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Title Art

Subtitle
Intro
Material
Resultados
Discussão
Conclusões
Bibliografia

Coronavirus Disease 2019 (Covid-19): is the new challenge for dental practice?

Artículo original | Revista PGO-UCAM: 2020 13:1

Ana Boquete, Chiara Moreschi e Stefano Bianchi
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Intro

A pneumonia of unknown cause detected in Wuhan (China), was first reported to the WHO Country Office in China on 31st December 2019. Subsequently, a novel coronavirus was detected as responsible of the pneumonia on 10th January 2020. The novel virus has been called SARS-Cov-2 for its homology to the coronavirus responsible of one other epidemic infection: the Severe Acute Respiratory Syndrome (SARS), who affected a lot of people in 2003. The pathogen originated from bath and the intermediate host was the palm civet. The second epidemic infection caused by a coronavirus was the Middle East Respiratory Syndrome (MERS) occurred in 2012. In this case, the coronavirus originated from bath and the intermediate host was the camel. The case fatality ratio (CFR) of COVID-19 has been between 2% and 4%, lower than those of SARS and MERS, which were around 10% and 35% respectively.

According to the literature, 81% of the patients develop only mild symptoms, 14% develop severe symptoms and 5% of the patients are in critical conditions1-2. Clinical features of COVID-19 include dry caught, fever, diarrhea, vomiting and myalgia 3-4. An important role in the progression of the disease is the large number of asymptomatic patients, who make a carrier of the virus. In a non negligible number of case anosmia and ageusia are the only symptoms reported.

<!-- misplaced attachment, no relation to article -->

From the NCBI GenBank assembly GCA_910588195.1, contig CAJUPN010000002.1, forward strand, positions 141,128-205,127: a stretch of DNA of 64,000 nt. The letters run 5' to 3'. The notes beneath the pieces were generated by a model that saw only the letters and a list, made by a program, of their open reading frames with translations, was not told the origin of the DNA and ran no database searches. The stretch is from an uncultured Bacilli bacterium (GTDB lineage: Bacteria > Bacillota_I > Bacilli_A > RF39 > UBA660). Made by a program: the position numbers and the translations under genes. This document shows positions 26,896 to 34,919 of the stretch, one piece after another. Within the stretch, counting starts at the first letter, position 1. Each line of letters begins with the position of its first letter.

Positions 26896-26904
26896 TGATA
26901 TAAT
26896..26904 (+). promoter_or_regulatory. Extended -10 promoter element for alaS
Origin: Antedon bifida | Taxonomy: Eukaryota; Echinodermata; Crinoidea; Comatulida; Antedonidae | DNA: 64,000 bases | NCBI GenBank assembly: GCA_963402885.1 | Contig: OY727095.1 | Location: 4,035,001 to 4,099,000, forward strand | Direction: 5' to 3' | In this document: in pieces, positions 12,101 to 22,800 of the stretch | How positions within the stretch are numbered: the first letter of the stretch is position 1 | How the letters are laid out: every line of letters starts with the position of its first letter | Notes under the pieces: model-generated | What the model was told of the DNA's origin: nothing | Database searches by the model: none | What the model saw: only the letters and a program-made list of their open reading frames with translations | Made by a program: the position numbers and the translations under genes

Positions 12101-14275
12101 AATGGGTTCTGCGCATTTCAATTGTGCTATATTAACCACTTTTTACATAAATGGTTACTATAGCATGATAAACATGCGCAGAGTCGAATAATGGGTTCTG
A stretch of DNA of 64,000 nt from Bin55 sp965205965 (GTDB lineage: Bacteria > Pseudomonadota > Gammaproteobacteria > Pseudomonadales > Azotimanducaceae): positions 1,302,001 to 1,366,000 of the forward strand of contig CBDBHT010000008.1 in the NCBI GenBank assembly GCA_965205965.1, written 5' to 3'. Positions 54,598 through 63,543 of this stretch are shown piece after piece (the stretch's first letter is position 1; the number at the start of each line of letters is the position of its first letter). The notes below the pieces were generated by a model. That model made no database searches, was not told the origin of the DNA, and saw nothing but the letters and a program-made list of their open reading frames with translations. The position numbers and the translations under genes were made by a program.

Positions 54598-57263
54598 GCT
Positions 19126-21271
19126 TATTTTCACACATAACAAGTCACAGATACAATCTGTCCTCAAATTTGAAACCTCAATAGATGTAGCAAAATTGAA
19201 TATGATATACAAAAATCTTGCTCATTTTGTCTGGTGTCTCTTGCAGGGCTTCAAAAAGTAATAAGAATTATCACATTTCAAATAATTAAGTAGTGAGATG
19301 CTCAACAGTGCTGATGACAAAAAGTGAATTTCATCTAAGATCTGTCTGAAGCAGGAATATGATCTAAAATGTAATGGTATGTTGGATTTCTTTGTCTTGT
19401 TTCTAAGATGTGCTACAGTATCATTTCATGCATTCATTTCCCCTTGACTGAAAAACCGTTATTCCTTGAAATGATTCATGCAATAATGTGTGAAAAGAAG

On march 26th, Italy recorded 80.539 total cases, of which 62.013 are actually positive, 8165 deceased and 10.361 healed.

The number of patients positive to SARS-Cov-2 in Lombardia, the most affected area, was 34.889.

According to the epidemiological studies, the average age of deceased patients was 78; men deceased more than women (70,9% man, 29,1% female); of those 51,2% had three or more co-morbidities 5.

Dental care procedures can increase the risk of transmission of coronavirus, since the virus can remain viable and infectious in aerosols for hours 6-7.

The objective of this article is to summarize the actions required to carry out a safe practice of dentistry during the epidemic from SARS-Cov-2.

 

Material

Hand searching was performed form January to March 2020, with MEDLINE and EMBASE.

Keywords used were: Covid-19 AND/OR Dentistry, SARS-Cov-2 Covid-19 and aerosol.

Resultados

We found only 16 articles, because of the recent discovery of the epidemic infection. Four studies showed the potentially SARS-Cov-2 transmission in the dental practice and one showed the aerosol transmission of SARSCov-2. They have been all selected for the lack of articles in the literature.

Discussão

According to the studies found in literature, Dental practice can be considered high risk procedure branch of medicine for all the staff operating and for patients <sup>6-10</sup>.

The SARS-CoV-2 can be transmitted in dental settings through the airborne that remain in the room for several hours, direct contact with blood, oral fluids, contact of conjunctival, nasal or oral mucosa with droplets and indirect contact with contaminate instruments and surfaces<sup>6</sup>.

Meng et al. showed, in his article, a new protocol for the management of Dental practice during the Covid-19 epidemic in China. Following this protocol <sup>9</sup> colleagues of the School and Hospital of Stomatology have been confirmed to have COVID-19. According to their analysis, all these cases were without aggregation, except 2 nurses from the same department. The protocol used prevented further transmission.